Suns Throwback: Mark West
With the present Suns’ players enjoying their offseason, Suns.com decided the summer time is a great chance to catch up with former players and staff for a weekly #SunsThrowback edition of Phoenix basketball history. How does it work? Basically we get their memories going just enough to do what they do best: tell us their most memorable stories from their playing days.
This week's guest is former Suns big man Mark West, who talks about playing basketball in Alaska, being traded to the Suns the night he was set to play them, and why Kevin Johnson should be in the Hall of Fame.
On being military child in Virginia in the 1960s and 1970s…
The whole state is an old state with a lot of history. A lot of it starts with the founding of America. If you want to know American history, being born in Virginia it just comes with the territory. They’ll teach you that from day one in kindergarten.
I spent most of my life in Petersburg, but I also traveled a lot because my father was in the Army. There was an Army base down there. We ended up going down there, being stationed there quite a bit. At the end of the day, we ended up living there, going to elementary school and high school. Every once in a while we’d go out for a couple of years and go to another state, another place, but ended up always back in Virginia.
On how Alaska forced him into basketball…
It’s one of those towns, particularly when I was growing up, there was not a whole lot to do other than play sports recreationally, for kids. Me and my brother we chose to do sports. Baseball, football, whatever happened to be in season at the time. It was ironic, because we played a lot of baseball and football, but basketball was the last thing. That was my last sport.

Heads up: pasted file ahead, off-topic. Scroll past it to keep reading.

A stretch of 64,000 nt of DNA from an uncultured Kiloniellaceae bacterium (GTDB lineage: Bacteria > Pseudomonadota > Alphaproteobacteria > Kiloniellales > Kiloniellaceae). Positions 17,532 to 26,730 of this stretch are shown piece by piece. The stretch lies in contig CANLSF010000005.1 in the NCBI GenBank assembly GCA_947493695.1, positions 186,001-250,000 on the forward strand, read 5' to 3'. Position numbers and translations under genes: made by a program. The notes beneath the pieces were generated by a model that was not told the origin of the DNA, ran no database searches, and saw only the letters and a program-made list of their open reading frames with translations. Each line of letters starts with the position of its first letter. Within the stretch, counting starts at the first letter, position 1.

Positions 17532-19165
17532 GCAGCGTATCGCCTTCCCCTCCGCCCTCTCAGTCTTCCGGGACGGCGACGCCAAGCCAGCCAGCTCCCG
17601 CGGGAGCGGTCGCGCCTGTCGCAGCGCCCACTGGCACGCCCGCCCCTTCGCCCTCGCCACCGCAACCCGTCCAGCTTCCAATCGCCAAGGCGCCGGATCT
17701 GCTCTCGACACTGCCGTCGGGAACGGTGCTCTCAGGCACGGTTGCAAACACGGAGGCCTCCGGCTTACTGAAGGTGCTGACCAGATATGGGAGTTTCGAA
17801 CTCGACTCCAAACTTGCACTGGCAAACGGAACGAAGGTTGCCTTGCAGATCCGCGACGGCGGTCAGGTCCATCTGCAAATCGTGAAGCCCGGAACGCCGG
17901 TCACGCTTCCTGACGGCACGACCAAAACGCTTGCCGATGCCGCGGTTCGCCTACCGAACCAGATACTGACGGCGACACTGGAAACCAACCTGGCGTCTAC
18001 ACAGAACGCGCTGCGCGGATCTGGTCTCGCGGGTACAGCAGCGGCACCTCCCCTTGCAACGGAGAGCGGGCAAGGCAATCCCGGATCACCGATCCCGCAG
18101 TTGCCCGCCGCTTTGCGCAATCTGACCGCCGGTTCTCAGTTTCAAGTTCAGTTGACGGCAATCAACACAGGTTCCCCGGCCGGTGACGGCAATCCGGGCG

I didn’t actually start playing basketball in Virginia. My father got stationed in Fort Rich in Alaska. You’re in Alaska, you’re not trying to play football in the winter outside. All of the sudden, basketball seems real practical!
On how Old Dominion trumped the University of Virginia…
Suns History: Mark West
I thought that I would go to the University of Virginia. When I was playing high school basketball, we had the state tournaments at UVA. It’s probably one of the more beautiful campuses you’ll ever see. I thought ‘yeah, this is where I’m going to school: UVA.’ Plus it was in the ACC. Growing up, that was big basketball. The dream was to play in the ACC.
My older brother ended up going to Old Dominion academically. When they started recruiting me, I was like, ‘eh, common’, man. ACC or whatever this conference these guys are in?’ But when I went to visit, it was just a fit. The players that were down there, I got along with them well. The coaching staff was great. One of the biggest things was the opportunity to play coming right in. Starting as a freshman, that was right there.
On college games against Ralph Sampson and Arvydas Sabonis…
We played Ralph [Sampson] but never beat him. That kind of stuck in my craw for a while. I got some wins against him once I got to the NBA. We played some other of the ACC schools. Never did get to go against [North] Carolina, but that’s okay.
We played the Russian national team and they had [Arvydas] Sabonis on their team. Sabonis was, believe it or not, playing power forward. He was smaller than their center. We beat them and they were the No. 1 ranked amateur team in the world.
If he never would have gotten hurt, if you had seen him run, it was unbelievable. He was a monster.
On friends’ uninformed reaction to him getting drafted by Dallas in 1983…
It was weird, because I think Dallas had only been in the league four or five years. After I got drafted my Dallas, people who just knew basketball and its fringes were like, ‘who are you playing for in Dallas? The Cowboys?’ I said ‘no, they’ve got a basketball team.’ ‘Is it a pro team?’ People who didn’t know basketball didn’t realize it was a real team.
On how Kevin Johnson handled being a backup as a rookie in Cleveland…
I think that the thing with Kevin that was really noticeable was he was an exceptional athlete. Not just a good athlete, but an exceptional athlete.
He was exceptionally competitive. It got so bad that they were afraid he’d hurt Mark [Price]. They were afraid he’d hurt Mark. Mark had to sit out not because he was tired and because he was playing a lot of minutes, but because Kevin would hurt it. Not maliciously or whatever, but he just as a competitive guy he was going to hit him all day long. He was going to run him, get in his face, whatever.
Mark was skilled Mark was smart. He could shoot ht elights out. He was very crafty. But still, it’s like being a skill guy and having Westbrook on you the whole day, A) because he wants it and B) because he’s mad because he isn’t playing.
On being dealt to the Suns hours before playing them in Phoenix in 1988…
Trade for KJ, West and Corbin